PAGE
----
Oscar Vault Monday – Libeled Lady, 1936 (dir. Jack Conway)

Libeled Lady is one of those films that was only nominated for one Academy Award, the big one: Best Picture. I don’t have the stats on how often this happened, but early on in the process and especially from 1931-1943 when they had more than five nominees (the 5th ceremony had eight nominated films and the 6th-16th ceremonies each had ten nominated films), this was more common than it is now. Regardless, it is a wonderful screwball comedy with an outstanding main cast: Jean Harlow, William Powell, Spencer Tracy and Myrna Loy. All four of them have amazing comic timing and chemistry to spare. The other films nominated that year were: Anthony Adverse, Dodsworth, Mr. Deeds Goes to Town, Romeo and Juliet, San Francisco, The Story of Louis Pasteur, A Tale of Two Cities, Three Smart Girls and winner The Great Ziegfeld.

This is just a fun film with a superb cast. Definitely one of my favorite screwball comedies. Here’s the basic plot: Socialite Connie Allenbury (Myrna Loy), falsely accused of breaking up a marriage, sues the New York Evening Star for libel.  The newspaper’s editor-in-chief Warren Haggerty (Spencer Tracy) seeks help from former reporter and suave ladies’ man Bill Chandler (William Powell). Bill’s plan is to get Connie alone with him in a room and have his “wife” Gladys Benton (Jean Harlow),  who is actually Warren’s fiance, walk in on them. The resulting scandal should cause Connie to drop her suit. Hilarity ensues.

William Powell steals the film. I mean, he is always good, but in this film he is truly great. He’s a giant ball of energy, going from one zany scene after another. Coming off of a Best Actor nomination for 1934’s The Thin Man (which was also nominated for Best Picture that year), Powell was nominated for Best Actor in 1936 as well. Only not for Libeled Lady, rather for My Man Godfrey – a film that received six Oscar nominations: Best Actor, Best Actress, Best Supporting Actor, Best Supporting Actress, Best Screenplay and Best Director, but not Best Picture. Also of note, Powell was the star of the Best Picture winner of 1936, The Great Ziegfeld. Powell would later be nominated a third time, for 1947’s Life with Father. I have seen about 16 of Powell’s films and he is so amazingly charming and fun in all of them. It’s rather odd that he is now largely forgotten. He’ll always be remembered for The Thin Man and perhaps My Man Godfrey, but he’s by no means a legend the way Spencer Tracy is, and it’s just so not fair.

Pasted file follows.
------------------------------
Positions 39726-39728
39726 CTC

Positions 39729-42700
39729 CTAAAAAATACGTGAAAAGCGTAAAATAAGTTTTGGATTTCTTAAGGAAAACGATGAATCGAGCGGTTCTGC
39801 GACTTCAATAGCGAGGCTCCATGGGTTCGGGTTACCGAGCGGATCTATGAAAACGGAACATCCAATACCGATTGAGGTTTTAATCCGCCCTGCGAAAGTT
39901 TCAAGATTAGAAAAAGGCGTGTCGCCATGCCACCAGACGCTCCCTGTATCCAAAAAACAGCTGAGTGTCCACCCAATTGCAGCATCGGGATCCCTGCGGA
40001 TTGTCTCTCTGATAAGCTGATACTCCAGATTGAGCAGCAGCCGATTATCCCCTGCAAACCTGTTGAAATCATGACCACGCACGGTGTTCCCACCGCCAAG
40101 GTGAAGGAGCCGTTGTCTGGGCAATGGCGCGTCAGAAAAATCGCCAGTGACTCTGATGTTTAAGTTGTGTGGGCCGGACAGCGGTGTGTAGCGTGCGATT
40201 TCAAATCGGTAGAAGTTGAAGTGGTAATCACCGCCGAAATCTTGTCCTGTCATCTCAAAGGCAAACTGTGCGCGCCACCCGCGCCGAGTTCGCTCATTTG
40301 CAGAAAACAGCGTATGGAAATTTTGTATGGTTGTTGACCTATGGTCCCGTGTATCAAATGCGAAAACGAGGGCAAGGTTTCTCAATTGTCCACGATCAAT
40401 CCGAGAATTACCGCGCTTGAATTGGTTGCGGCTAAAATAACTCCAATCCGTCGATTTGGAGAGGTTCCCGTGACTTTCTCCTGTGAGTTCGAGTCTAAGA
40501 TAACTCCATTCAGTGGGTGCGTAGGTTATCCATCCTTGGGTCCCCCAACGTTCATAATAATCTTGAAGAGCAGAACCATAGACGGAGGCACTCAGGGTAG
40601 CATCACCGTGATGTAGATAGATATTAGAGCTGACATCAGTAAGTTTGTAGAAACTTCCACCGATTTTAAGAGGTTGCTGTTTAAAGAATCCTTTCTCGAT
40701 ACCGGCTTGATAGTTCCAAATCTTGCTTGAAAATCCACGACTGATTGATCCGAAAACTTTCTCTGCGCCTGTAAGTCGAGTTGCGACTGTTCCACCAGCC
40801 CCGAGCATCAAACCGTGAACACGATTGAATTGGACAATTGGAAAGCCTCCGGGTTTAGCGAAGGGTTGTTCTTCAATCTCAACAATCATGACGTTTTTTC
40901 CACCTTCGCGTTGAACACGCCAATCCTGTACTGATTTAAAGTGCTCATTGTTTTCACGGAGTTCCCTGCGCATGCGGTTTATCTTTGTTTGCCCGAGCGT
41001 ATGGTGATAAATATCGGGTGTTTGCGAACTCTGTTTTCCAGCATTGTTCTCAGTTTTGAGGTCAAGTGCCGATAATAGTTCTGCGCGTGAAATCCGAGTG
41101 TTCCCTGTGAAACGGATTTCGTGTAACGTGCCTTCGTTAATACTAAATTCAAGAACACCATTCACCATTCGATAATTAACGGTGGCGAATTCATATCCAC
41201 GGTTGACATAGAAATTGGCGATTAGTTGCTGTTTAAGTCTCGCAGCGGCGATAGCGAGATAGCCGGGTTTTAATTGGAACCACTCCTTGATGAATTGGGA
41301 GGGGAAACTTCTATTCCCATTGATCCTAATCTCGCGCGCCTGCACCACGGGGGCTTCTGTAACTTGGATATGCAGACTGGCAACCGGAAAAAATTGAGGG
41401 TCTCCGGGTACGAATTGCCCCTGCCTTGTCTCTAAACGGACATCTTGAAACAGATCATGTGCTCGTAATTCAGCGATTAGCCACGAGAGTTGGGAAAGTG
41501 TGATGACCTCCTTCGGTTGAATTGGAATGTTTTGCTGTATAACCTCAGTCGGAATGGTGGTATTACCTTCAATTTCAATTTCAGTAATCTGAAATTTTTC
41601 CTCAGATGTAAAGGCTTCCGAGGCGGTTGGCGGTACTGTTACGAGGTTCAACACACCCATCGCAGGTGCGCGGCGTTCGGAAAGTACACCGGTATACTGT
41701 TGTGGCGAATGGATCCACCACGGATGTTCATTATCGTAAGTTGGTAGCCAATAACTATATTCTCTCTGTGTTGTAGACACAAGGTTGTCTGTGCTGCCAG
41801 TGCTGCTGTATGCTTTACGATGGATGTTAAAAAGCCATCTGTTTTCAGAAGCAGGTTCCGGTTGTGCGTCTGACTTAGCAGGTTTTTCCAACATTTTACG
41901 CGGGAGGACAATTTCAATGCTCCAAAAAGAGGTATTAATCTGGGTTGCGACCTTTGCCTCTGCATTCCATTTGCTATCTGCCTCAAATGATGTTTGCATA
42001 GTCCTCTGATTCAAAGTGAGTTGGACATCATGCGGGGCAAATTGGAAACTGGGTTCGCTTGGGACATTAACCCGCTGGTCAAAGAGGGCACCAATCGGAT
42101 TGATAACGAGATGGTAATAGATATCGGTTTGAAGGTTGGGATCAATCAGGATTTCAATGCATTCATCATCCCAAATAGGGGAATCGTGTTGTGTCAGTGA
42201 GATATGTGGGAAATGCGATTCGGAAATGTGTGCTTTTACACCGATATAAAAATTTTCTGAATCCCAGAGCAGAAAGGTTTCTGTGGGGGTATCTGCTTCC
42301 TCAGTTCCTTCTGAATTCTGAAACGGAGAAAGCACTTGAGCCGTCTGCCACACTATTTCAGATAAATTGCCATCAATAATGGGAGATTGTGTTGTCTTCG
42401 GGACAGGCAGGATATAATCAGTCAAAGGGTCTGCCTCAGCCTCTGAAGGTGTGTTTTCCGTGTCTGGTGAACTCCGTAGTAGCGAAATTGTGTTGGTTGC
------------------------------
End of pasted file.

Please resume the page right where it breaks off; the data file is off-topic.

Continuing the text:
Jean Harlow got top billing for this film because she was the biggest star of the four at the time, but she’s got the least amount of screen time of the four leads. Well, she might have a little bit more screen time than Tracy, but not much. Regardless, she is simply fantastic in this film. She was on her way to becoming one of the great comediennes of her era. In March TCM featured Harlow as Star of the Month, so I watched all the films they showed of her (I’d already seen two). So I’ve now seen twenty-one of her films. Sadly, Harlow died of renal failure just a year after this film was released. Before she died she completed two more films: Personal Property (my favorite of all her films) and Saratoga.